At the Panasonic breakfast at last week's InfoComm 2010 in Las Vegas, Panasonic executives talked about the company's move to break down internal silos to create a full-service "solutions" company.
LG Electronics announced the availability of its SignNET a turnkey digital signage solution at InfoComm as well. LG's SignNET combines hardware, software, starter templates and customizable news feeds from CNNã€€— ready to go right out of the box, according to the company.
And at the NEC Display Solutions booth, company executives talked about the company's move to offer its VUKUNET content management software at no charge – and its capabilities to also offer content creation and ad management services.
All of which points to a trend toward consolidation of services as an effort to achieve differentiation in the marketplace.
The digital signage sector is still growing and sorting itself out, but it's also becoming more crowded. A neophyte looking to deploy a signage network who walked into the digital signage section of InfoComm likely wouldn't even know where to start – or how to tell one offering from another, at least at first.
So how can companies create some separation, or differentiate themselves in a still-confusing market space and make themselves stand out to those just now dipping their toes into digital signage?
By offering one-stop shopping, apparently.
Of course, if an end-user or deployer picks the one-stop option, they might not be getting best-in-class everything. They might get a great display, but an okay software package, for instance. But how many might choose to save time and money at the outset by going with one solution provider?
It seems that some companies might be betting on deployers preferring one-stop shopping over boutique buying – again, at least at first.
The recently formed Panasonic Solutions Company that combined Panasonic's display, camera, projector and tough-book divisions obviously offers more than just signage solutions, but Rick Albert, vice president, flat panel displays, said the company would also offer content creation and distribution solutions. And a quick glance at the company's website shows it's serious about offering total digital signage solutions.
Product marketing manager Rudolf Vitti says the company will also be collaborating with third-party service providers, but it's looking into content creation systems and media players.
"(The company's selection of commercial-grade displays) is just a piece of the puzzle," he said, before talking about the company's forays into other services. "Part of that is being a true solution provider."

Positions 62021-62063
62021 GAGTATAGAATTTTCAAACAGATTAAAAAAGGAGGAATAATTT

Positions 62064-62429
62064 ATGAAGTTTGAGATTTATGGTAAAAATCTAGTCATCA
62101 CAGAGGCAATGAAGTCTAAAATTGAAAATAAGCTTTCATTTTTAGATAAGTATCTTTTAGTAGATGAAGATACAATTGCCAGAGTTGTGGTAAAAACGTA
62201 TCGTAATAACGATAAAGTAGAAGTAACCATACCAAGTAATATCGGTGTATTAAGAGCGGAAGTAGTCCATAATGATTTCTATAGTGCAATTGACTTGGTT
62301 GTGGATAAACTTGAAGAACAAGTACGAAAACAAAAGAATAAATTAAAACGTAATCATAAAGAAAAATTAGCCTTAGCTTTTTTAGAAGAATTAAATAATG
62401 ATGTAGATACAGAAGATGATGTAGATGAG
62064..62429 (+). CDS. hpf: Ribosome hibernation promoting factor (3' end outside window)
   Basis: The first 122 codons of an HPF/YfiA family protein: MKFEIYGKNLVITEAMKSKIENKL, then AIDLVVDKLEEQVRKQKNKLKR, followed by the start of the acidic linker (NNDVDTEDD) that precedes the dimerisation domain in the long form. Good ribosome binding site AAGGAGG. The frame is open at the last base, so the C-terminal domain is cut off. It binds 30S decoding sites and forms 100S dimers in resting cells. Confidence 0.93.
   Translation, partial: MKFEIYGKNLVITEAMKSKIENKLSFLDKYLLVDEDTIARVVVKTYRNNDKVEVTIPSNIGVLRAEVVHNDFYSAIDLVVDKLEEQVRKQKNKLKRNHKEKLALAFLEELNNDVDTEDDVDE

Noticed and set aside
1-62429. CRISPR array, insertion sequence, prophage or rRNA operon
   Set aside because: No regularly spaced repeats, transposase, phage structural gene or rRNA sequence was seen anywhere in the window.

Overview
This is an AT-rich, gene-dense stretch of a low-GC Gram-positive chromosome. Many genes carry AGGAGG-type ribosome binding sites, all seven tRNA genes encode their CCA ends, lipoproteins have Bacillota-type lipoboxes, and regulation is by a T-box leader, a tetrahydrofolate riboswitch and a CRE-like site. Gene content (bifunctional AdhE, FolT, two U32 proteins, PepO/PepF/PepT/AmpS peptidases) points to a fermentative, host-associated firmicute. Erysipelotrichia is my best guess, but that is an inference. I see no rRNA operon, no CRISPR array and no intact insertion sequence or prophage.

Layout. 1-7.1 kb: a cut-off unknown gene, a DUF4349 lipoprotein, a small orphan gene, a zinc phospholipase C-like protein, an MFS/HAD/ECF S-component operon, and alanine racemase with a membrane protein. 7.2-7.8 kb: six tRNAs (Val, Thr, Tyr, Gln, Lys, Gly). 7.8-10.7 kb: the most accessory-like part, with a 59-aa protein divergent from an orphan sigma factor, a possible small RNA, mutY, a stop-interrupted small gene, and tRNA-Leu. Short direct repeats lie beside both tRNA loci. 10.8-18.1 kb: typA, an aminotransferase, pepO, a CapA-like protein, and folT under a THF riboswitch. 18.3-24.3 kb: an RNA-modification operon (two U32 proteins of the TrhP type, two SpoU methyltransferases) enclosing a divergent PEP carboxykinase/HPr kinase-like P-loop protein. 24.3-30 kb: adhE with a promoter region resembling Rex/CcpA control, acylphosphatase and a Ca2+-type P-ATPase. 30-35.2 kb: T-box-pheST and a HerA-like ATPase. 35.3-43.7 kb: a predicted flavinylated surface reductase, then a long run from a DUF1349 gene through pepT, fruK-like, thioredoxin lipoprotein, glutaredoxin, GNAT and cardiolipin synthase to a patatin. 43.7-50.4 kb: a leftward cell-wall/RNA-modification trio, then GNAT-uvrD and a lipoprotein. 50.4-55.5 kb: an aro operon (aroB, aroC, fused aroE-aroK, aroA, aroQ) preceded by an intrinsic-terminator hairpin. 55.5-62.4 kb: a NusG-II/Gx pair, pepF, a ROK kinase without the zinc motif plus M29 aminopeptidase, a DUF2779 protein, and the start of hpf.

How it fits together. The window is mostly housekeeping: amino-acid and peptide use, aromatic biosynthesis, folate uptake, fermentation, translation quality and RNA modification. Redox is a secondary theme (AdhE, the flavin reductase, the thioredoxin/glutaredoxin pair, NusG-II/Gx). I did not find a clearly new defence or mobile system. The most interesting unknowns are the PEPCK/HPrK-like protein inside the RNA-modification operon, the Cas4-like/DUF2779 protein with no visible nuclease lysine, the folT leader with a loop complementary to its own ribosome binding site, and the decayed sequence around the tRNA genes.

According to LG, SignNET can be used "right out of the box," making it possible to create digital signage content by "simply using almost a dozen starter templates that are customized for numerous vertical markets."
"Making digital signage simple but exceedingly effective is what SignNET is all about," Jeff Dowell, vice president, digital signage, LG Electronics USA Business Solutions, said in a company release.
At least for now, though, most of these additional options and solutions are still a side business for the display giants. But with a new industry still shaking itself out, that may not always be the case.
"At the end of the day we still sell displays, but we need to do more than that," NEC Display Solutions vice president of marketing Ashley Flaska said last week on the show floor. "We want to have the biggest footprint in the digital signage industry."
The software package NEC is giving away is primarily intended for general purpose digital signage needs, Flaska acknowledged, and just isn't going to compete with some of the higher-end software packages. Theirs is easy to use – just drag and drop, she says – but NEC wants to maintain its good relationships with those higher-end software developers as well. Those companies bring business to NEC for display needs, and now when NEC customers want to take the next step up in software capabilities, NEC can direct business to them for higher-end software, Flaska says.
"We're going to be able to provide them with more value than we did in the past," she said.
So while NEC's decision to offer the VUKUNET CMS free of charge has cause ripples in the DOOH world, the company isn't hiding what it's about: "If somebody's using our CMS or our platform, then when it comes time to upgrade their displays then maybe NEC will be top of mind," Flaska said.
But NEC's also not being completely shortsighted about it, according to Flaska. Their ad management software also will work with any Windows-based CMS, and the company is working on Mac compatibility, she says. And the company is at least talking a good game about how its success can translate to success for its partners and everyone else in the industry.
"We're trying to play nice in the industry," she said. "We're trying to grow the industry."